第二次世界大戰，納粹德軍入侵波蘭。一九四三年七月，一百二十多名波蘭男人被德軍從諾禾谷特Nowogrodek逮捕並準備處決，當中很多是家庭中的骨幹。納匝肋聖家女修會的瑪莉修女Sr. Mary Stella和別的修女們得悉，便向天主祈求：「天主, 若性命的犧性是必要的, 請由我們處接受, 為挽救那些有家庭的人。」盛其華神父Fr. Zienkiewicz遇有危難，這些修女們重申：「世界需要神父多於需要我們。祈求天主，假如有此需要，我們願意代替神父捨棄性命。」
Last weekend we commemorated the sufferings, death, and resurrection of Jesus. In this article, we are going to complete our reflections on the Sorrowful Mysteries by focusing on the Fifth Mystery--- Jesus died on the Cross.
Lessons of the Cross
God is all-powerful, and He could have saved us in whatever ways He wants. Hence, the Cross is not absolutely necessary for our salvation. But God decided to save us through the Cross, because it is fitting. Jesus on the Cross teaches us the love of God, the horror of sin, and the acceptance of suffering.
Jesus on the Cross is the expression of God’s love for us. It is also the model and standard of true love. “No one has greater love than this, to lay down one’s life for one’s friend” (John 15:13). Here on earth, true love and sacrifice are inseparable. False love is self-centered and selfish, whereas true love is God-centered and selfless. If we truly love others, we must be willing to give ourselves.
Jesus on the Cross shows us the horror of sin. He accepted all the consequences of sin on His human body. When we contemplate the wounds and blood of Christ, we see the results of our sinfulness. Each time when we go to Confession, we are cleansed by the Blood of Christ. Let us be grateful, and not despise the Blood of Christ by giving in to sin.
Jesus on the Cross is our example in facing human sufferings. Though innocent, Jesus freely embraced the Cross for our salvation. He invites us to do the same. We can offer up of sufferings for the salvation of others.
Example Self-Giving Love
The Congregation of the Holy Family of Nazareth was founded in 1875 by Blessed Frances Siedliska. The foundress’ motto is “Thy will be done”. The charism of the Congregation is to serve the families to a heroic degree. The Sisters willingly sacrifice themselves for the building up of families in society.
Blessed Frances expressed her desire for her Sisters saying, “Charity, dear Sisters, charity.” In 1943, eleven Sisters in Nowogrodek, Poland, fulfilled the desire of their foundress by giving up their lives for the lives and families of others.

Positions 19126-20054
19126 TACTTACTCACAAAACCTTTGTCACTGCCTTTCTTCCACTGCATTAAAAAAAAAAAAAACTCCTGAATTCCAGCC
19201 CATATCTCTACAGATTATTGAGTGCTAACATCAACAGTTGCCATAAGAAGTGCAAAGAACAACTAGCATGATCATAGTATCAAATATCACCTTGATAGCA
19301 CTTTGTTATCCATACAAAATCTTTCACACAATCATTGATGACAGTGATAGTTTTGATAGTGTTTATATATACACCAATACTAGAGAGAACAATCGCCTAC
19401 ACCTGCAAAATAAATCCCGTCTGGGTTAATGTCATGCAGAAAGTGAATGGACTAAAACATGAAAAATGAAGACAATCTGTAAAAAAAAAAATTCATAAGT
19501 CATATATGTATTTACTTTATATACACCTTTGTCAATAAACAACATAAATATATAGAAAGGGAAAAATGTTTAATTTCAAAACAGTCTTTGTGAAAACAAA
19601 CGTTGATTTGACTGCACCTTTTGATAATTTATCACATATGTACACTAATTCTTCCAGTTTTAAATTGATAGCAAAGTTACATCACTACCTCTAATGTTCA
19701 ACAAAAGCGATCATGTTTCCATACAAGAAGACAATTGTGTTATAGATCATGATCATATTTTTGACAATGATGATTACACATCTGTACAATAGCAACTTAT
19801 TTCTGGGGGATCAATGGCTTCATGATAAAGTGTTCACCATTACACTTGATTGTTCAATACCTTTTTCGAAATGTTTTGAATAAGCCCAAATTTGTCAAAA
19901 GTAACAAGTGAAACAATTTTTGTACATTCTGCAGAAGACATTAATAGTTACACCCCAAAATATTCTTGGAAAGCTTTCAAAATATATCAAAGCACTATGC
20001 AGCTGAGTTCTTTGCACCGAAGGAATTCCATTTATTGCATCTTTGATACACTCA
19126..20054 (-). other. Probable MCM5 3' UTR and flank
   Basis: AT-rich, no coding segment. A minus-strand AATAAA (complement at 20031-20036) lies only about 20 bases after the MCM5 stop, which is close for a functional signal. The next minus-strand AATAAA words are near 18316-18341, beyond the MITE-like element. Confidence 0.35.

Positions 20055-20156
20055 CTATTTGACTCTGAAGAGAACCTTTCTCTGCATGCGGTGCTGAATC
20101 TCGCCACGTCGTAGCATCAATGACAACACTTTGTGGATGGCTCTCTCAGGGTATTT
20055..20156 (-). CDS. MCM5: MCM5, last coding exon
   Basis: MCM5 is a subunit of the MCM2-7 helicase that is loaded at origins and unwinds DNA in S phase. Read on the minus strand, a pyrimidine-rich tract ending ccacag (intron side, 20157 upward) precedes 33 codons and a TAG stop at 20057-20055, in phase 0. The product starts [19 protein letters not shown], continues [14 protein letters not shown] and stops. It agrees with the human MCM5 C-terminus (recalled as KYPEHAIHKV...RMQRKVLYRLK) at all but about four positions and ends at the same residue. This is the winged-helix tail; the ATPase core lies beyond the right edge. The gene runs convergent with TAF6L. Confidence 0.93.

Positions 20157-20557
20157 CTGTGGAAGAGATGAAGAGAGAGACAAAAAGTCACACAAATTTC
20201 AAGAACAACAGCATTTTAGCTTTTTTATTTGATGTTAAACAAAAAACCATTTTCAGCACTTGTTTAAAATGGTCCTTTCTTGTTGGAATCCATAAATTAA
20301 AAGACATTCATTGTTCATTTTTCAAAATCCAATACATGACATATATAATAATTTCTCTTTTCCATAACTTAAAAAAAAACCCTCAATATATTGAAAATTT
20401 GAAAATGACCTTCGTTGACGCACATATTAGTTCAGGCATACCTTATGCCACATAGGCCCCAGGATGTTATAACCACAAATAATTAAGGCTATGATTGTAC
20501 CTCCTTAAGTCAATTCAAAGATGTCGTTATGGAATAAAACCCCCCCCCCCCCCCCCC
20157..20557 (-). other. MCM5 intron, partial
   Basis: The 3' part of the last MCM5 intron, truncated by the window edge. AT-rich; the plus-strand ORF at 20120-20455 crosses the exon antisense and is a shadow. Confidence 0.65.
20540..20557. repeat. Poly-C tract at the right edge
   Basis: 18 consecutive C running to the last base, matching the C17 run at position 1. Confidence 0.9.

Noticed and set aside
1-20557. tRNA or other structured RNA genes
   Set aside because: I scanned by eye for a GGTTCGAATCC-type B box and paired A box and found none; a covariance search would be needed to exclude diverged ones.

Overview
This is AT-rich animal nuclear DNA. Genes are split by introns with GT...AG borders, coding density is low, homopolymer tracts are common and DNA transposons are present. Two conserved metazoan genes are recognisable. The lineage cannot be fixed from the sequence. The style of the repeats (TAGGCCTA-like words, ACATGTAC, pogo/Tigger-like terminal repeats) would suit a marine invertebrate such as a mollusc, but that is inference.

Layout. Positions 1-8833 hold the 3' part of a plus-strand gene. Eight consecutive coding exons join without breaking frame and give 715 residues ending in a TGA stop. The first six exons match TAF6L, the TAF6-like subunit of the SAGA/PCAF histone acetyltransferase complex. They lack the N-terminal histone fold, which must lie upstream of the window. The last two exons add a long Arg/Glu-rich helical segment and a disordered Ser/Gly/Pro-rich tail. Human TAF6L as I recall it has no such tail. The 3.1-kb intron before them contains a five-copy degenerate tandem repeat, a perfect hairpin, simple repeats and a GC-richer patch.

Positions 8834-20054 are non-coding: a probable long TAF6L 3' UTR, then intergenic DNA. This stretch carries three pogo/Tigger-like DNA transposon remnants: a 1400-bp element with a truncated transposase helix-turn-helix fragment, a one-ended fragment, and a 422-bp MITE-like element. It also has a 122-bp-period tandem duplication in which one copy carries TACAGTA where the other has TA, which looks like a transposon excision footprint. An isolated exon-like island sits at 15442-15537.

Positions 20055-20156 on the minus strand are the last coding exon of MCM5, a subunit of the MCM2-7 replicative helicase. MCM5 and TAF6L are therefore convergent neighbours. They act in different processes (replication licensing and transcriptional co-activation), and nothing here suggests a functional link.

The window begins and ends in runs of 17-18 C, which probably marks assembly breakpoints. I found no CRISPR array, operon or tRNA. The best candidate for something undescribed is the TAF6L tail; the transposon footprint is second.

During World War II, the Nazis invaded Poland. In July, 1943 more than 120 men from Nowogrodek were arrested and were destined to be executed. Many of them were heads of the families. Aware of this tragic situation, Sister Mary Stella and her community offered their lives to God praying, “My God, if sacrifice of life is needed, accept it from us and spare those who have families. We are even praying for this intention.” When the life of a priest, Father Zienkiewicz, was in danger, the Sisters renewed their offering saying, “There is greater need for a priest on this earth than for us. We pray that God will take us in his place, if sacrifice of life is needed.”
On July 31, the Sisters were told to report to the Nazis Commissar’s office. An older Sister was chosen to stay behind, and the other eleven Sisters went to the Commissar’s office. The Commissar wanted the arrested men to work for him, but in order not to lose face, the Gestapo would not let the men go unless someone else would be executed in place of the men. The Sisters agreed to give up their lives for the lives of the arrested men.
Early August 1, the Sisters were taken out into the woods. Sister Stella blessed each of the ten Sisters. They knelt before an open hole--- a grave dug for eleven. The Sisters were shot and buried. The older Sister who left behind eventually discovered the spot of the execution and came back from time to time to tend the grave.
In 2000, Pope John Paul II beatified Sister Stella and her ten companions. During his homily he prayed, “We thank you, O blessed martyrs of Nowogródek, for your witness of love, for your example of Christian heroism and for your trust in the power of the Holy Spirit.”